#14: Yes, they’re all complex
On classification and complexity.
I’m Luke Craven; this is another of my weekly explorations of how systems thinking and complexity can be used to drive real, transformative change in the public sector and beyond. The first issue explains what the newsletter is about; you can see all the issues here.✓
Hello, dear reader,
Boy, the weeks fly by! Increasingly, I’m only managing to get my posts half cooked by my self-imposed Tuesday afternoon deadline. So, this week’s newsletter should be read as a series of fragments that are still rolling around my brain in search of a narrative to hold them together. Hopefully you’ll permit me an indulgence, just the once 🙏🙏
It’s more complicated than calling it complicated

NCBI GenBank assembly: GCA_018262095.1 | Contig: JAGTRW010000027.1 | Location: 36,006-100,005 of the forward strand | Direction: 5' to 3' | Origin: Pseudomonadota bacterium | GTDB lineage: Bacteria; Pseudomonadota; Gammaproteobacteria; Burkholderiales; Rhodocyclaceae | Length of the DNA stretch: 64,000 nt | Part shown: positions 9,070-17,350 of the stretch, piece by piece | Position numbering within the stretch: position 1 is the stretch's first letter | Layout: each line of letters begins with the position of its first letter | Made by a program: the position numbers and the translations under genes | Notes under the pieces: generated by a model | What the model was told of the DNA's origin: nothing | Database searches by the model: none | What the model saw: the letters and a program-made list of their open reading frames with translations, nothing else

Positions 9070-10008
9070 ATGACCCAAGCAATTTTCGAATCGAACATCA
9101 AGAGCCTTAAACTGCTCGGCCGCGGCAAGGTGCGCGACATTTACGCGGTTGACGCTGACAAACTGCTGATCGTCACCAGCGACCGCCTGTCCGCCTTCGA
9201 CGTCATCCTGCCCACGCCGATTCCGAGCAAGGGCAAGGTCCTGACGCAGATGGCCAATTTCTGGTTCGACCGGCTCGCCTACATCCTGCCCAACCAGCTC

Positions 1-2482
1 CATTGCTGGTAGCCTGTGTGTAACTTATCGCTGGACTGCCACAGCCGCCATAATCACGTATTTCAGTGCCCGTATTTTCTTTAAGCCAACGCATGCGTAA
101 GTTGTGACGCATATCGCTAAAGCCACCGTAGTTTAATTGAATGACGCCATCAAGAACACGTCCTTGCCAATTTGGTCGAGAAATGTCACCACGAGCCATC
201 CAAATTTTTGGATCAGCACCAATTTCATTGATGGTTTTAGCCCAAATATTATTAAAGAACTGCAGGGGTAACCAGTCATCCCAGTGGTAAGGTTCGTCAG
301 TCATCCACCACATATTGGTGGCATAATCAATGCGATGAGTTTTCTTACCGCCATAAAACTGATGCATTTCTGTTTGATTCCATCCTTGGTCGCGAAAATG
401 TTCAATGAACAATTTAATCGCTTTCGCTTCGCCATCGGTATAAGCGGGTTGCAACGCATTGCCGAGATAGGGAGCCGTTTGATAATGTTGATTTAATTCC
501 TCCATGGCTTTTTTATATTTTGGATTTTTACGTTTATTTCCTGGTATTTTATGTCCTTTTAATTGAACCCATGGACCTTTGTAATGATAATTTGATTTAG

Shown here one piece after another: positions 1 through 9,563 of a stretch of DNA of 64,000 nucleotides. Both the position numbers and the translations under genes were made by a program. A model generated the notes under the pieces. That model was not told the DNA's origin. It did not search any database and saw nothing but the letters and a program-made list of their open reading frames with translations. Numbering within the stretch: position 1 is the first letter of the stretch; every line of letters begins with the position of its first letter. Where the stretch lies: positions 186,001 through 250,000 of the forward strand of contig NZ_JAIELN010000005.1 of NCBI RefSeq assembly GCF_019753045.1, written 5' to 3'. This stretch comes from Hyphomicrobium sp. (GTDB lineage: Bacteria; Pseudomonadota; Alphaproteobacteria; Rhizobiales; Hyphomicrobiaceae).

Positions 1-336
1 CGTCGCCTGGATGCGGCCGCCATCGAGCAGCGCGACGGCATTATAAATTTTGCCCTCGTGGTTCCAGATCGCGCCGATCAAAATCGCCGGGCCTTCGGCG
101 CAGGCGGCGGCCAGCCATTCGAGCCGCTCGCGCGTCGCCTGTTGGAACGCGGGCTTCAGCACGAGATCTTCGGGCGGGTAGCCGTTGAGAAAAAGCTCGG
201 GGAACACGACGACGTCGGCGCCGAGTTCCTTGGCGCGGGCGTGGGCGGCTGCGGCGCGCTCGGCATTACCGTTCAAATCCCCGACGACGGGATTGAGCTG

I have received a lot of feedback on the earlier issue of this newsletter that argued that all systems are complex systems. Feedback has broadly centred on whether simple or complicated problems can exist inside complex systems. We all, in our attempts to make sense of complexity, draw boundaries around particular problems or areas of exploration to make them meaningful and actionable. But, we should always treat those boundaries with a healthy scepticism. The overemphasis on closure that comes with calling something simple or complicated always leads to an understanding of the problem that underplays the role of the environment. In practice, this plays out in a number of ways:
continues and sign up in source:#14: Yes, they’re all complex – Pig on the Tracks